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Writing for Children: Six Months of Bizarre Google Searches

Writing.ie | Resources | Writing for Children & YA
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Ciara O'Connor

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I had been wanting to write a children’s book for ages, but there was always an excuse not to – the births of my two boys, Zak (now nearly 11) and Sam (just turned 9); the ensuing meltdown years, when getting everyone safely strapped into the car every morning felt like a massive achievement in itself.

I’m a former advertising copywriter, so the creative itch was always there. Then last September, two years after attending a series of mind-altering creative writing workshops run by Ferdia McAnna, then Writer in Residence at Dundalk IT, I decided that it was time to finally have a decent scratch at that itch.

Work was very supportive, allowing me to reduce my teaching hours. My ever-encouraging husband agreed to shop in Lidl and Aldi and to not buy any new jeans. The boys liked the idea of me being at home every day when they came in from school. And so off we set on our frugal, alternative year.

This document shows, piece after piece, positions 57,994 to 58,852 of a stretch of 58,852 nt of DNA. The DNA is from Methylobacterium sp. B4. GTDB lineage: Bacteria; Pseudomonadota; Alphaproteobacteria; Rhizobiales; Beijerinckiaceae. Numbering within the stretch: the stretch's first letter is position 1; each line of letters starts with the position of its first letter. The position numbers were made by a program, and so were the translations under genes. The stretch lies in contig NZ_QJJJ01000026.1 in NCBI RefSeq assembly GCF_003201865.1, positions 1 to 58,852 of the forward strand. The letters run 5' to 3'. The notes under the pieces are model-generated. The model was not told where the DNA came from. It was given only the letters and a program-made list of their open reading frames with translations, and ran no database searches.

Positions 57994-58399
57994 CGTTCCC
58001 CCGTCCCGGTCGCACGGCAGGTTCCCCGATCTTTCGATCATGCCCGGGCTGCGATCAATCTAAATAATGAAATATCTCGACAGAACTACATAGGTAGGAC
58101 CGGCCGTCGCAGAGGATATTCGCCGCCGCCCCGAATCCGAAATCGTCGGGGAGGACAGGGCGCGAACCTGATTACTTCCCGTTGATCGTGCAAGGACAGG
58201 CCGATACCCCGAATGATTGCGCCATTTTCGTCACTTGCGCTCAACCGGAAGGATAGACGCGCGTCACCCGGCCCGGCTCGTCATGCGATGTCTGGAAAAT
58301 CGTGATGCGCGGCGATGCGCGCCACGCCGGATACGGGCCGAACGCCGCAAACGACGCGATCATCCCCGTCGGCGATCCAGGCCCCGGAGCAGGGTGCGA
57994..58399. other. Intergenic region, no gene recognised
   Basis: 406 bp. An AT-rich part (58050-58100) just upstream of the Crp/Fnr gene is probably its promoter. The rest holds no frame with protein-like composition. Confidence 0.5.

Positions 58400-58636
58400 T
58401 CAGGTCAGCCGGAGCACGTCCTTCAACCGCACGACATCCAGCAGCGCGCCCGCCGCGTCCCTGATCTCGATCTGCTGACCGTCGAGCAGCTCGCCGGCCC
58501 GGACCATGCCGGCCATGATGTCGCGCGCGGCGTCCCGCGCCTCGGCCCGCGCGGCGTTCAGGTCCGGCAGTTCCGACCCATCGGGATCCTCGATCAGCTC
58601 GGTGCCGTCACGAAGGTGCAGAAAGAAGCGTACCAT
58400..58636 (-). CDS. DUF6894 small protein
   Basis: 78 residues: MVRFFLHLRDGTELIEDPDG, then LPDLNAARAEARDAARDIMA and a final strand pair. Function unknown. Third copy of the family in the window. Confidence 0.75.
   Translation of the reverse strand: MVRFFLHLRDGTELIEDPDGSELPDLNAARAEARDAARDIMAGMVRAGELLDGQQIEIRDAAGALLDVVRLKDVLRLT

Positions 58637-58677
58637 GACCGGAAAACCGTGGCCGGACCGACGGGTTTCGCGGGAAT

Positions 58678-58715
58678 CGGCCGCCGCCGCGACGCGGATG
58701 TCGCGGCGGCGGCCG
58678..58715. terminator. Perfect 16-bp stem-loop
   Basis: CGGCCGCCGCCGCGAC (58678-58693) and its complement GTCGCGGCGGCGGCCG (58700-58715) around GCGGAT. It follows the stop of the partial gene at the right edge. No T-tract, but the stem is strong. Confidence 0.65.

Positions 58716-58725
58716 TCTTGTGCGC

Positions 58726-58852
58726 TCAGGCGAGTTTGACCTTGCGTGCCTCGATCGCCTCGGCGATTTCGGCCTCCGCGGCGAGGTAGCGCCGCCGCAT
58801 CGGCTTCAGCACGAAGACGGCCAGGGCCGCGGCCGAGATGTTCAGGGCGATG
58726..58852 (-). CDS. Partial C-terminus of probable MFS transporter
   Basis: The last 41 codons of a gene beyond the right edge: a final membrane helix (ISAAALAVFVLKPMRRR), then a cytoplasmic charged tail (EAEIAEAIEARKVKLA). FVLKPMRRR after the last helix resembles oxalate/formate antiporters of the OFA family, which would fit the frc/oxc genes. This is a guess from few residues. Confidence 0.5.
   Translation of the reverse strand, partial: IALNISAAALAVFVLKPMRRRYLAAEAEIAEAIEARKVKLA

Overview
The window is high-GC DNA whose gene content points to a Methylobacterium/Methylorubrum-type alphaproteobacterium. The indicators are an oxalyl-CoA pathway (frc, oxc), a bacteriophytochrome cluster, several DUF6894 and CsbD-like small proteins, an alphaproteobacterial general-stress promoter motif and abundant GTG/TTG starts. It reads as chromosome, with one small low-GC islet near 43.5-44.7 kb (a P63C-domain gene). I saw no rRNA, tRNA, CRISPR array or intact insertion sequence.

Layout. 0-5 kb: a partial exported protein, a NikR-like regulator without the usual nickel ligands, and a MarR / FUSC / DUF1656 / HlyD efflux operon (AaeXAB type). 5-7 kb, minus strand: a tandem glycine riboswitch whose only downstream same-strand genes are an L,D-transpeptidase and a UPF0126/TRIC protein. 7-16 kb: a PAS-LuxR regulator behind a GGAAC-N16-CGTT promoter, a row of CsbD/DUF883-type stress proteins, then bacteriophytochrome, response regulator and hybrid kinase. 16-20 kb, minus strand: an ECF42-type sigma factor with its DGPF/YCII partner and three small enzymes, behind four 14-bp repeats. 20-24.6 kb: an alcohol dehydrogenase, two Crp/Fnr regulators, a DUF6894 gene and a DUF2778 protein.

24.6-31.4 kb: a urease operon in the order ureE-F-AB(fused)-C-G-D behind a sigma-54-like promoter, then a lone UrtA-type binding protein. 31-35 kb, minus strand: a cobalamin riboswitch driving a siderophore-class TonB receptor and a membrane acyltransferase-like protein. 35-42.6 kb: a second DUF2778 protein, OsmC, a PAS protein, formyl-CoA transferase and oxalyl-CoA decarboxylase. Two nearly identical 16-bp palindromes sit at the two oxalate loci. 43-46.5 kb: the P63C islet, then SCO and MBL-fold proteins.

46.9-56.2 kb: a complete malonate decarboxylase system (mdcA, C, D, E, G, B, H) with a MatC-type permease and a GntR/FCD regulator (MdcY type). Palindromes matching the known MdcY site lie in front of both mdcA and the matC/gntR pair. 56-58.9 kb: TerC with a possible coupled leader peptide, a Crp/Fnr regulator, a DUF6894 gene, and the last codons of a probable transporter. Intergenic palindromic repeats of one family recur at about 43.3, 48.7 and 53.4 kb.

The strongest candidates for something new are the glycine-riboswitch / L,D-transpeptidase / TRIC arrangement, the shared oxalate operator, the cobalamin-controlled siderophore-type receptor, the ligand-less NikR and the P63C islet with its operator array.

I loved it from the start. I got my concept for the book while wandering idly through a shopping centre one Sunday afternoon – I was going to write a story about a pack of noisy, goofy wolves called the Skidderhunds who generated static electricity when they skidded and kept a whole village awake at 3am every night for years.

Writing about the Skidderhunds felt like being in a soft, happy bubble. The nice floaty sensation would start the minute I dropped the boys off at school in the morning. I would walk the long way home, past the swirling grey sea and on through our sleepy village to the estate where we live. Whatever the weather, I walked. This was my time to allow my writing brain to click into gear. I got used to waving to the same neighbours in exactly the same spots every morning as they whizzed by me in their cars.

I allowed myself half an hour to clear the kitchen and have a quick look at the papers online. Then, from 10am, it was down to business. The hardest part was ignoring the absurdly high laundry pile and the unwashed kitchen floor.

I wrote solidly for four hours every day, aiming for in and around 800 words. Some days were a lot more successful than others. On the good days, I would set the alarm on my phone in case I got too engrossed and forgot to prepare for the boys coming in from school.